So, as you know, we are obsessed with vintage, but we all have our wishes, and if we weren’t without a budget we’d splurge on any number of these amazing treasures! Some are vintage, some are new, some are totally unattainable, but one can still wish. . .
I think it reveals a bit of my style mood, as of late.
Taken for research purposes, these bizarre medical photographs were used to document the various affects and disorders of the 19th century’s most scandalous disorder – Female Hysteria.
For thousands of years, hysteria has plagued the medical community as a bit of a mystery. Known as “the wandering womb” by Hippocrates since the Ancient Greeks, the known method for treatment was almost always pregnancy until the 19th Century when a vaginal massage and/or stimulation using a vibrator or water hose administered by your family doctor was the modern approach.
Charcot, however, was interested in the minds of these plagued women, and hoped to use one of technology’s latest advancements, photography, to aid his research.
What resulted is a macabre collection of photographs that capture terrifying and strange lost moments between doctor and patient. He took these photographs over the course of many years with hundreds of different women, as well as men (murderers and convicts) to decipher the physical codes of the world’s most confusing ancient tradition – madness.
Although some of his attendants and colleagues who describe these photography sessions as highly staged, with Charcot demanding perfection of the moment that usually occurred back at the hospital, beyond the truthful eyes of the 19th Century camera. He painstakingly ensured the detail captured in each photograph was true to, what he thought, was the true depiction of the disease and its many characteristics.
The photographs are very specific and plain. No out of element lighting techniques or off angles – just the subject, and their explicit diagnoses. What came through is a very disturbing display.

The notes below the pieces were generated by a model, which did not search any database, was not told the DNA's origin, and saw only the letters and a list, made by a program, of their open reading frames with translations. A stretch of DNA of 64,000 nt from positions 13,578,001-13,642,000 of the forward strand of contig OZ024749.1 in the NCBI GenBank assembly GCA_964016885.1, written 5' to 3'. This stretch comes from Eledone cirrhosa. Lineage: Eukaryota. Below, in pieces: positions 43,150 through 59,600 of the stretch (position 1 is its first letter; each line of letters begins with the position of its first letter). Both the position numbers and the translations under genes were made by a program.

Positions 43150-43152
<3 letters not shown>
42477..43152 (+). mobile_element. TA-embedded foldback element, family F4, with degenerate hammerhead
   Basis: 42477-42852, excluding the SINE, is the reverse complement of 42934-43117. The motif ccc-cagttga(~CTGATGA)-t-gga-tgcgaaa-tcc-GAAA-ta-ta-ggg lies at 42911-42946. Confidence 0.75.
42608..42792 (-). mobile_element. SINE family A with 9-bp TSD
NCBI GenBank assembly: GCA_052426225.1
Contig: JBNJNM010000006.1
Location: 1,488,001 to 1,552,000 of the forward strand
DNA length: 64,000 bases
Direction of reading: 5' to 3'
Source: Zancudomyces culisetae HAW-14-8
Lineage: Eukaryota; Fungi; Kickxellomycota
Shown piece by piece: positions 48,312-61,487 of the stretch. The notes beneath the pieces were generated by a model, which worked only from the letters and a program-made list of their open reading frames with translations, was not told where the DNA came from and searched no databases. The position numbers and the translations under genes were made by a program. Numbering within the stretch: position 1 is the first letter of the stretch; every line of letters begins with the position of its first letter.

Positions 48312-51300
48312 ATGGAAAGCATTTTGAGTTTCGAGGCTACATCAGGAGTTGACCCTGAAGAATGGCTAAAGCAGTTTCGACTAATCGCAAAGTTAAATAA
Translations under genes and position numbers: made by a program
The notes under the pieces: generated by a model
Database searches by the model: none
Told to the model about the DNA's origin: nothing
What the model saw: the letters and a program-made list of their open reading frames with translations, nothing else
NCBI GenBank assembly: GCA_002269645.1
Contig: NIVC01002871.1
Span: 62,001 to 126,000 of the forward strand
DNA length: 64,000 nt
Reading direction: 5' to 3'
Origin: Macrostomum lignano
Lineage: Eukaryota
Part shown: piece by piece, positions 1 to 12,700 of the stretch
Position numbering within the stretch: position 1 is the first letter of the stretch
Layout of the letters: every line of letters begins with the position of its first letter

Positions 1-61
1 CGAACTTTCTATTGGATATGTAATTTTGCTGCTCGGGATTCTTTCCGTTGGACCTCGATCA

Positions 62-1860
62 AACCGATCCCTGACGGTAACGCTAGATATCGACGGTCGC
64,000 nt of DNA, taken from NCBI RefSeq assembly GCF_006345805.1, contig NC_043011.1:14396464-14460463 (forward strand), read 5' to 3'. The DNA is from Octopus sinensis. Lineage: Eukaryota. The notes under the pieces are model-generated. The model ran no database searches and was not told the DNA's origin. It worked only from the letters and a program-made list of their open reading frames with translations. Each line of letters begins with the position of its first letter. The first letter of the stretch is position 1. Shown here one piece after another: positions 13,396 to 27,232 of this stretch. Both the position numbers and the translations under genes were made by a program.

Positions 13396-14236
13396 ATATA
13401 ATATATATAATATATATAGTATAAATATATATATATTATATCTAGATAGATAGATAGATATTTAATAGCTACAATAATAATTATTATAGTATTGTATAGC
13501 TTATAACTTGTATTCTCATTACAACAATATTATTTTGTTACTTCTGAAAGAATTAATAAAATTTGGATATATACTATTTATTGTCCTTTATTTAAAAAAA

The photographs were used to illustrate the true nature of this neurological disorder to a society fascinated by the elaborate and unusual. While many of the women were unable to be treated for their “problems”, they remain unforgettable figures of our modern life.
Today, they are as awesome and curious as ever, with hardly anything in our contemporary culture to compare these majestic and mysterious medical muses.
Donald Rizzo is an artist who sees the world through fragments; fragments of color, fragments of memory, fragments of space, and fragments of who people really are. His works are kaleidoscopic visions of vibrant color which stem from his dark personal experience dealing with depression with psychotic symptoms. Born under a full moon on a lunar eclipse, Donald is nothing short of being his truest self and showcasing his unique eye that allows his viewers to create their own reality of what they see in his images.
We were delighted to receive an interview with the artist by our correspondent John Wisniewski who took the time to delve deeper into the fragments of Donald Rizzo!
JOHN: When were your first art exhibitions? When did you begin drawing and painting?
DONALD: My first exhibit was “Fragments of Color” August 2010 at Magnet in San Francisco. I began painting in 2006, my current process (color juxtaposition) started to develop in 2008. I created Raster (pixellated) paintings, the first painting was 48 x 48 with1/2 inch square pixels and a palette of 20 colors. I thought what would one look like with 1/4 inch squares and then 1/8 inch square. I discovered that 1/8 inch squares were a little to small so landed on 1/6 inch for this style. I also noticed that the palette was increasing one painting had 150 unique colors. I continued with this style through the end of 2009. It allowed me to develop mixing the paints to get the color and value I wanted. I never blended colors on the canvas but applied the paint as thick dabs of paint resulting with a textured surface, I noticed that the textured surface aided the viewers eye in blending the colors.
I had always wanted to break out of the grid and discovered Chuck Closes work, in particular his paper pulp projects. In January 2010 I completed my first painting of my current style. Refereed to as Abstract Realism or color juxtaposition. I still create a textured surface but limit the palette to 60 to 80 colors. Unlike Close who created his colors from a CMYK palette, I use color temperature to aid in creating depth. I noticed that not only was I creating juxtaposition of color, but also of ideas, concepts and images. Which can be seen in my “Shades of Purple” series.
JOHN: Whom are some artists who have influenced your work?